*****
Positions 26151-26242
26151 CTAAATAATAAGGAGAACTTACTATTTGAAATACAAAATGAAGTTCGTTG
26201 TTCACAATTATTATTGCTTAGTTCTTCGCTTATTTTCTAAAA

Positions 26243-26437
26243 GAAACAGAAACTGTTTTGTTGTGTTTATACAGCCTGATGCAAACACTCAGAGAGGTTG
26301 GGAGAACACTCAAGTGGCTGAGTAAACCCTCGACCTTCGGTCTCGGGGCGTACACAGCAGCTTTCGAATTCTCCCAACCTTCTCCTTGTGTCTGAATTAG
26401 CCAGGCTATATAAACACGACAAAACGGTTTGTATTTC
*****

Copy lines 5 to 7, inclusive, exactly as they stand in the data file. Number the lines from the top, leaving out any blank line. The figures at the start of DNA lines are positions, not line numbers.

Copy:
26243 GAAACAGAAACTGTTTTGTTGTGTTTATACAGCCTGATGCAAACACTCAGAGAGGTTG
26301 GGAGAACACTCAAGTGGCTGAGTAAACCCTCGACCTTCGGTCTCGGGGCGTACACAGCAGCTTTCGAATTCTCCCAACCTTCTCCTTGTGTCTGAATTAG
26401 CCAGGCTATATAAACACGACAAAACGGTTTGTATTTC